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Using constraints & “magic numbers” to build responsive layouts in Figma

littleBitsDesign & Engineering team

Templates with responsive layouts played a key role in scaling our work. Here’s how we figured out the approach that worked for us in both Figma and React.

This post is part of a series: Building a design system with Figma at littleBits. Read the previous post — how we created atomic components with Figma — here


This year we faced a big challenge at Little Bits — launching 4 new apps on multiple platforms with both mobile and tablet layouts. We knew we needed a strong design system to do it right, particularly given our small team and short time span (6 months).

Templates with responsive layouts played a key role in scaling our work. Here’s how we figured out the approach that worked for us in both Figma and React.

Magic Number

One thing that’s great to have at the heart of a design system is a ‘magic number’ — it helps harmonize layout if sizes of text, graphic elements, margins, and padding, share a common numeric factor.

Before we had any kind of system, we had mocks of several key screens that had been created to establish the visual direction of the app.

Initial ‘eyeballed’ design mock compared with eventual design using layout based off 8's

We looked at the sizes and padding that had been ‘eyeballed’ in these designs, and found that things were mostly working off 8’s — buttons were 48px high, margins were mostly 24px, some headings were 32px, etc.

Everything was close enough to nudge towards numbers that multiplied from 8 (and 8 in itself is a number that multiplies and divides well!). So 8 became our magic number for all things moving forward.

Buttons built on a scale of 8

From smallest to largest our buttons and form elements were made 32, 48, 56, 64, & 96px high; key headings & copy 48, 32, 24, & 16px; padding & gutters 16, 24, & 32px; larger layout cards would be 240px high.

You get the picture…all the key sizes are multiples of 8!

Different Screen Sizes

Figma is great for building with responsive constraints — you can stretch your layouts and see how they will respond to changes in screen size. (If you’re new to constraints in Figma, check out this beginner primer here.)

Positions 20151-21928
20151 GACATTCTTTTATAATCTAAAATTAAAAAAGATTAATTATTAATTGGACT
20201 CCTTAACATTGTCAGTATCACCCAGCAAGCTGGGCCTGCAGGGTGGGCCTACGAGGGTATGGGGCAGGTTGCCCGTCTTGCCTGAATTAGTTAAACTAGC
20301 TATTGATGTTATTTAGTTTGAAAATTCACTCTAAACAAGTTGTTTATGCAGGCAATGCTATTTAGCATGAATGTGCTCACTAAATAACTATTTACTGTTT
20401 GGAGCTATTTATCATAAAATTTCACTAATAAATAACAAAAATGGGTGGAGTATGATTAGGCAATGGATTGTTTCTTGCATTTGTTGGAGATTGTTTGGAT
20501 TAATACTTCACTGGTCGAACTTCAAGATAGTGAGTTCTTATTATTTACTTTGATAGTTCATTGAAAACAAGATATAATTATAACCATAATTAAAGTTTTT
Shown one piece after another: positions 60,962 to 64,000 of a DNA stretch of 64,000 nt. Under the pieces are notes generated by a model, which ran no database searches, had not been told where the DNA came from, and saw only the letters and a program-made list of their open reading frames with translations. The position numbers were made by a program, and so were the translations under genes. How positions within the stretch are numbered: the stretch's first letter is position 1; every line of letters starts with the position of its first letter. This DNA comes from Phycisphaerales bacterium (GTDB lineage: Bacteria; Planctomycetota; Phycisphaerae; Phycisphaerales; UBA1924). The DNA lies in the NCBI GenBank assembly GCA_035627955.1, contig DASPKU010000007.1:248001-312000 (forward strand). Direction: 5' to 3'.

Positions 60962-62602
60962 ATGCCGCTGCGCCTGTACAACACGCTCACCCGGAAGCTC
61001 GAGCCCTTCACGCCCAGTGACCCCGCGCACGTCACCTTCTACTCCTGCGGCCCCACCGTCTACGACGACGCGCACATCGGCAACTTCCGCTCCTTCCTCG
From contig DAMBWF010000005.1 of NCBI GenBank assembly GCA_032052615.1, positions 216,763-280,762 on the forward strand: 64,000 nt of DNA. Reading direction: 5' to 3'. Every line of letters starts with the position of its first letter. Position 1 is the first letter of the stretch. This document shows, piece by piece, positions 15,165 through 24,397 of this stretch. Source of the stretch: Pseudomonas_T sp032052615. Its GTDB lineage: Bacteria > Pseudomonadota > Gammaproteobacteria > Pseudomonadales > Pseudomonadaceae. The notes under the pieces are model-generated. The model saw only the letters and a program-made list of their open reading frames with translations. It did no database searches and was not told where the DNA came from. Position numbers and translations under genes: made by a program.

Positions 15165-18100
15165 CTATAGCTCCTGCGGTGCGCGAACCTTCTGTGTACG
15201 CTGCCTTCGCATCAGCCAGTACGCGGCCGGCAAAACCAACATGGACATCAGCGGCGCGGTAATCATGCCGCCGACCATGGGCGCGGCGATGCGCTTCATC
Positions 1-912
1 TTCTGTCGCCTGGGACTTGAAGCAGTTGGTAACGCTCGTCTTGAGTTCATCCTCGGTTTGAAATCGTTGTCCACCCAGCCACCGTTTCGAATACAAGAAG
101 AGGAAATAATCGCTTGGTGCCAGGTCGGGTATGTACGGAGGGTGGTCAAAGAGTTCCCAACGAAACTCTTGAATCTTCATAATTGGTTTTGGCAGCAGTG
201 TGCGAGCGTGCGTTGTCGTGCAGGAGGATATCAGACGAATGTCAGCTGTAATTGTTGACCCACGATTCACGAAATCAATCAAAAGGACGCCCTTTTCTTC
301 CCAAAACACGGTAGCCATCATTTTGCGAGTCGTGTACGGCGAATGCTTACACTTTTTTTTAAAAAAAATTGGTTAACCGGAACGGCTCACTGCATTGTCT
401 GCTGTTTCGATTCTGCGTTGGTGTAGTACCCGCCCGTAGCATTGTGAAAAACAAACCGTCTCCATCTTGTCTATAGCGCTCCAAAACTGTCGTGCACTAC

You can even have elements pin to edges of a column:

Pin elements to a column in Figma using constraints

But it’s hard to create a single layout that will look good on most phones, still fit on a smaller phone like an iPhone SE, and feel full on a tablet.

Controls layouts on different screens with nothing but layout constraints.

Around half our users are loading the app on a tablet, so we didn’t want the experience there to feel like an afterthought. We didn’t want our designs to be compromised to fit with smaller screens either.

In this case our designs were sympathetic to being proportionally scaled up and down, so we looked at the relationship between different screen sizes to get scaling ratios:

Then we rounded out the ratio values so we could keep whole numbers as we scaled:

We baked these rules into how the React codebase calculated sizes (along with typical layout constraints).

Because our templates were designed with this system in mind, when we tested the final build on tablets and smaller phones, things looked great right out of the box without needing extra adjustments.

In our Figma designs we were able to have just one template design for each screen, and use a mixture of the scale tool and frame resizing to get a preview of how things would look on different devices.

Controls layouts with constraints and scaling rules applied.

There were other responsive design challenges to solve. The app had hundreds of videos and animations, we didn’t want to have to double handle multiple versions of the content files for different screen dimensions.

We created all our video / animation content to work in 4:3 but with safe areas that could be cropped for 16:9 screens.

4:3 Content Cropped on 16:9

Text Sizes & Internationalization

With a ‘magic number’, sometimes there will need to be exceptions — with text in particular at smaller sizes a few pixels makes a lot of difference. But where 8’s didn’t fit, we tried to fall back to 4’s — so some text sizes were 12 & 20px.

As well as needing variations for smaller copy, we were translating the app for 6 languages. Ideal text sizes were set in the templates for headings etc, but if a (German!) word didn’t fit within the available space, we created code to scale it down to the next heading size that would fit.

So we ended up with a larger number of heading sizes than we used in the primary designs, but we kept a smooth transition of sizes when dropping from H1 to H6.


Most of our layouts are reasonably simple — centered elements, or 2–3 columns of content. We were lucky not to need responsive patterns besides the scaling system and basic layout constraints.

The ‘magic number’ helps the design feel tight, it saves time when deciding how to position, size and space things, and of course it is much easier to code up a design that follows well defined consistent rules.

Next step was to figure out the correct workflow for our themes.

This post is part of a series Building a Design System with Figma at littleBits. Read the next post Creating Themed Versions of a Master Design in Figma.

littleBits is a New York City-based startup that makes an open source library of modular electronics, which snap together with small magnets for prototyping and learning. The company's goal is to democratize hardware the way software and printing have been democratized.

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